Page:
Professional Accounting Blog

    Accounting For Your Prosperity

    Participant Fee Disclosure Reporting Update Offers ‘Flexibility’

    Posted by Carlo Berlingieri on Apr 9, 2015 3:41:00 PM

    In March of 2015, the Department of Labor (DOL) issued a direct final ruling (See Federal Register, Volume 80, Number 53) that looks to change certain rules regarding participant fee disclosures.  The goal of the updated ruling is to offer plan sponsors more flexibility in providing participant level fee disclosures while still providing plan participants timely information to make investment decisions.

    RetirementMEA

    In the original ruling that was published in October 2011, starting for plan years beginning on or after November 1, 2011, plan sponsors were required to disclose certain fee and expense information to participants and beneficiaries for participant directed benefit plans. The information was required to be presented to participants before they were able to make investment decisions and then was required to be provided at least annually thereafter.  “Annually thereafter” was defined at the time was at least once in a twelve month period.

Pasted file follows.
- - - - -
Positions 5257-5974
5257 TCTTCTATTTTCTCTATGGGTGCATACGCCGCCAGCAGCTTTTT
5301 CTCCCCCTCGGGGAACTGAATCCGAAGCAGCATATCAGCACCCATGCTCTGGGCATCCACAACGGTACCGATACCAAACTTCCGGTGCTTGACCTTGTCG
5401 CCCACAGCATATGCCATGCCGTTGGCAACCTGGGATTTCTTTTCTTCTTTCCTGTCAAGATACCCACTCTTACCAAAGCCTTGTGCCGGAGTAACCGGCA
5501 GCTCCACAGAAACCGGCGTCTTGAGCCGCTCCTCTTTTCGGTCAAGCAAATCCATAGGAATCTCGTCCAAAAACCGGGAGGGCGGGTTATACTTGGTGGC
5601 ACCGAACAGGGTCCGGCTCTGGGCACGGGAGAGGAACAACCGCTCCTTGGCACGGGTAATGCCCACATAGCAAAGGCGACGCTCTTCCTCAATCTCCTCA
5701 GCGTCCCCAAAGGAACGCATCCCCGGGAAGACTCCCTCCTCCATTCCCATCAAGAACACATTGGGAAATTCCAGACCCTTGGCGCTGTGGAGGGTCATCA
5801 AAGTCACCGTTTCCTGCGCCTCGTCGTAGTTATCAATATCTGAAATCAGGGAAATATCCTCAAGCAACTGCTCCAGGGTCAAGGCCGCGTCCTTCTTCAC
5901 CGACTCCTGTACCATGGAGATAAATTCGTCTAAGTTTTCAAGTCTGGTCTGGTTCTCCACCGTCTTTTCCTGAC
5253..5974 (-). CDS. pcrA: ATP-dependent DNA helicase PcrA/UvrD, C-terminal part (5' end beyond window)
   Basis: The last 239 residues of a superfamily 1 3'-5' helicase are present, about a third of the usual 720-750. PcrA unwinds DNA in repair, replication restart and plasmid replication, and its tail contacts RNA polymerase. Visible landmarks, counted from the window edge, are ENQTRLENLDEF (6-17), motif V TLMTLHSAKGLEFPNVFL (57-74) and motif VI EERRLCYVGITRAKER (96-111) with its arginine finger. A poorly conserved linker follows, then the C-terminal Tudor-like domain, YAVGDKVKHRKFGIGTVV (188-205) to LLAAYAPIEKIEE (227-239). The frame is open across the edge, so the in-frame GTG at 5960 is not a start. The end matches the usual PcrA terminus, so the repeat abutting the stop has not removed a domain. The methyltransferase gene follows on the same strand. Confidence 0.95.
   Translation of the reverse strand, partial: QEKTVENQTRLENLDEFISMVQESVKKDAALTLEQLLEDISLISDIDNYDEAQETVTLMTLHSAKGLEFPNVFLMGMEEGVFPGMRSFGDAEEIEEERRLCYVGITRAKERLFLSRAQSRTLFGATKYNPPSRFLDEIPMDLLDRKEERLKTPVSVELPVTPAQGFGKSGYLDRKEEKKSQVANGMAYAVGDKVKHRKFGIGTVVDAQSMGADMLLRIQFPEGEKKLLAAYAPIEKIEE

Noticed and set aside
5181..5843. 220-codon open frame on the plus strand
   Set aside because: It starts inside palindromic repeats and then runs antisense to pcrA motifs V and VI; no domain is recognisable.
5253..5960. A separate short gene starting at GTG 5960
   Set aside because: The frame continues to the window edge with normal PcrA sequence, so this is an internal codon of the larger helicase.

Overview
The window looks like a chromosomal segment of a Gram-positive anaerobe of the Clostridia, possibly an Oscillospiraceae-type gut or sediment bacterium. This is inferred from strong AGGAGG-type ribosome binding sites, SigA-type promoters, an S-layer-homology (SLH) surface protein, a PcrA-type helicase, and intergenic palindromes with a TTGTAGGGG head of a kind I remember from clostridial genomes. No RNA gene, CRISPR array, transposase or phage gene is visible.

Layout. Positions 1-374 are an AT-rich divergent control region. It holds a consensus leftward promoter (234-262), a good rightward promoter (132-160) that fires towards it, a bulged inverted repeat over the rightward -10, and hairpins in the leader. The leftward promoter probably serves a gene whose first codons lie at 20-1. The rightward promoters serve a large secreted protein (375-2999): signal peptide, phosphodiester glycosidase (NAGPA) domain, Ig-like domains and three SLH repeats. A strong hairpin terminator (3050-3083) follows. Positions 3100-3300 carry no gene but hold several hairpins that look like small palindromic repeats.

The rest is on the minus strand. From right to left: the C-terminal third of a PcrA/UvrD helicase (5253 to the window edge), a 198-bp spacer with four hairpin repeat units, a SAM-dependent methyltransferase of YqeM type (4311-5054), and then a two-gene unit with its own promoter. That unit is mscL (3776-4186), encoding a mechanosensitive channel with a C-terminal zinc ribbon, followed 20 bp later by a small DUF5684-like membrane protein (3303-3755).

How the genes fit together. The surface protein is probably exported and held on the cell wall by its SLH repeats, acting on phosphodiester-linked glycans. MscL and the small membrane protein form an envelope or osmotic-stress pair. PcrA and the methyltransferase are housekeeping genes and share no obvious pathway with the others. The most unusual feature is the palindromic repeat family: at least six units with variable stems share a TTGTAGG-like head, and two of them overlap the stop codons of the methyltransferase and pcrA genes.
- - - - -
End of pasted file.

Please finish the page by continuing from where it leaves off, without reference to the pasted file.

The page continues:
Now, you may be thinking to yourself, “When exactly do I need to provide the disclosures information”?  The DOL actually issued two subsequent Field Assistance Bulletins that stated that the first disclosures were due to the participants no later than August 30, 2013, and then each subsequent disclosure was to be provided no more than one year from the date of the previous disclosure.  The confusing part was, did the plan administrator have to keep track of the exact date the disclosures were sent, and what was the requirement for participant directed plans that were not calendar year ends?

    The latest ruling in March 2015 now clarifies what is required. The new definition of what constitutes “annually” is that “annually” means at least once in any 14-month period, without regard to whether the plan operates on a calendar or fiscal year end.  In the Federal Register, it’s the DOL’s view that the new definition balances out the disclosure so that participants will still receive timely fee and expense information, while providing the plan administrators flexibility to provide the participants information on a timely basis. 

    Not sure what to expect when it comes to social security & retirement?  Download our Guide to Retirement Planning

     

    Topics: Benefit Plan Advising & Auditing

    Carlo Berlingieri

    Written by Carlo Berlingieri

    Carlo Berlingieri, with over 20 years of experience, is a Vice President in the Assurance and Employee Benefit Plan Groups.

    Subscribe to Email Updates

    New Call-to-action
    New Call-to-action
    New Call-to-action
    New Call-to-action